Louisiana's farmers generated more than $855 million in value-added through various crop and animal production activities in 2005, according to a recent report by LSU AgCenter agricultural economist Matthew Fannin.
Although down from the $948 million in value-added produced in 2004, it places Louisiana farmers third behind only food product and paper product manufacturing as the largest producers of food and fiber value-added.
The drop in value-added came largely as a result of the effects of hurricanes Katrina and Rita on many sectors of the state's economy.
“Many individuals believe that value-added is only created after the agricultural commodity leaves the farm gate.” Fannin explained. “But crop and animal producers in Louisiana generate a measurable proportion of value-added for the overall food and fiber system.”
Value-added is the difference between the price of an agricultural product sold and the cost of materials and services used to produce the product. The remainder includes two key elements — the temporary and permanent labor hired by producers and the profit that is left after the end of the growing season for the farmer.
“Increasing value-added generated by farmers is important to the viability of rural economies in the state,” Fannin commented. “The wages and salaries paid to hire farm workers, as well as the profits earned by farmers, typically return back to the local economy through household spending — thereby helping rural businesses.”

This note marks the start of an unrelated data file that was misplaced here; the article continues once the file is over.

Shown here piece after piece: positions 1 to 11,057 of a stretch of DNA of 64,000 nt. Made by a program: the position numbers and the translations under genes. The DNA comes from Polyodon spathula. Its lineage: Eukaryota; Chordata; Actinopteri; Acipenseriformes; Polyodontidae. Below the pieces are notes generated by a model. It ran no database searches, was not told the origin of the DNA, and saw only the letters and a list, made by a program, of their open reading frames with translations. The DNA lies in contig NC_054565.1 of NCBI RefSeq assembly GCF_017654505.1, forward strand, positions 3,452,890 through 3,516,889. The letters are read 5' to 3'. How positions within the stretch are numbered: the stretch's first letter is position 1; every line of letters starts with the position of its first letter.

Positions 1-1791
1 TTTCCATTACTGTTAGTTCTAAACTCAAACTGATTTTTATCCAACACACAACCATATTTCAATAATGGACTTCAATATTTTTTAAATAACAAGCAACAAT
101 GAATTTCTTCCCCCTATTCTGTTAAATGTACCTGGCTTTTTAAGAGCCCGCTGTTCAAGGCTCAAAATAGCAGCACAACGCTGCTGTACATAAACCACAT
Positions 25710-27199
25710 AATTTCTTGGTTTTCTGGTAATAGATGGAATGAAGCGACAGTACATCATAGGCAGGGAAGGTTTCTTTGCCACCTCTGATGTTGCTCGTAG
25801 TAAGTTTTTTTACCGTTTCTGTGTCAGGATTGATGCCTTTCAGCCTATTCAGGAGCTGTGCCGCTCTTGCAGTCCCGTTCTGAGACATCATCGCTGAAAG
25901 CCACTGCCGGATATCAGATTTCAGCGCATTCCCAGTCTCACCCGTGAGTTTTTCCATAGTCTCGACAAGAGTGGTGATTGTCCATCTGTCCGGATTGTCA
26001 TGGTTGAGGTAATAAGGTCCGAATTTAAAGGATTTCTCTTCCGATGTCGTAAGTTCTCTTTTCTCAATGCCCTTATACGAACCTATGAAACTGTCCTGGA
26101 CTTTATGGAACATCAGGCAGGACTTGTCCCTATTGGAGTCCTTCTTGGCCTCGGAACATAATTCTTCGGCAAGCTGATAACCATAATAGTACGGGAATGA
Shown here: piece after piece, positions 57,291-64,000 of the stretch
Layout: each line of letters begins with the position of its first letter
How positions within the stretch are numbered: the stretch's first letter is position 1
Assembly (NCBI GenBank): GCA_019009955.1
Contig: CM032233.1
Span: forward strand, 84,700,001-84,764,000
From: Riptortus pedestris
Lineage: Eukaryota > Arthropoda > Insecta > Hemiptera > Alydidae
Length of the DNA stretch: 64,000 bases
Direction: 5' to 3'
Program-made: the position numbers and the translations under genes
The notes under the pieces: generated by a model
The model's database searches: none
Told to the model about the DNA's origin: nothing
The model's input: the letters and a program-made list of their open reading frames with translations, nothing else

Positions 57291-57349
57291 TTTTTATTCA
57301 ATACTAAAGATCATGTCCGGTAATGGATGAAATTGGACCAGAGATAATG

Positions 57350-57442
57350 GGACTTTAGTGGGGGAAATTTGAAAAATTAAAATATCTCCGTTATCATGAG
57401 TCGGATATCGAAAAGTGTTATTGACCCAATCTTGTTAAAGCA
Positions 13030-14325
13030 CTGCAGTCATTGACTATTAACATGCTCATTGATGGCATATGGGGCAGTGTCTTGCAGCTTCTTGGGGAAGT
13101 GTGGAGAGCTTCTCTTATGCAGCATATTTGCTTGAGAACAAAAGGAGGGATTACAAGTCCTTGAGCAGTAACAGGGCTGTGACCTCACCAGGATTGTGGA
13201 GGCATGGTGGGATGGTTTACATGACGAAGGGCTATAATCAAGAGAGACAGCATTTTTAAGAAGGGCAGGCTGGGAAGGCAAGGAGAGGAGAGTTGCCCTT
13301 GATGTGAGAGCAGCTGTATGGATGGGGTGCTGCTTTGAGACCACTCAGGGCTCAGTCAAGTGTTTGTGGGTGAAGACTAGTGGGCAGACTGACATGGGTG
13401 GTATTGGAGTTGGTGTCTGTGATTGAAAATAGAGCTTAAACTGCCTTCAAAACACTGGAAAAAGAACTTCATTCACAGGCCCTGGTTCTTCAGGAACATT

Value-added is typically influenced by three key factors — the price of the agricultural commodity, the yield of that commodity and the input costs required to produce the commodity.
Fannin said value-added created by Louisiana's farmers will vary by commodity and region again in 2007. Northeast Louisiana and central Louisiana farmers are likely to increase their overall value-added contribution as prices for such commodities as corn have risen above historical averages.
Other regions in north Louisiana and south Louisiana will struggle to maintain their value-added contributions to the state's economy as costs of energy-intensive inputs required to produce traditional commodities like cotton, rice and sugarcane in those regions continue to increase.
“Natural gas, propane, diesel and fertilizer prices are much higher than five years ago and are eating into the profit margins of crop and animal producers across the state,” Fannin said. “Unless farmers can increase yields on the same acreage or differentiate their commodities in order to command a premium above market prices, farmer profits will continue to come under increased pressure.”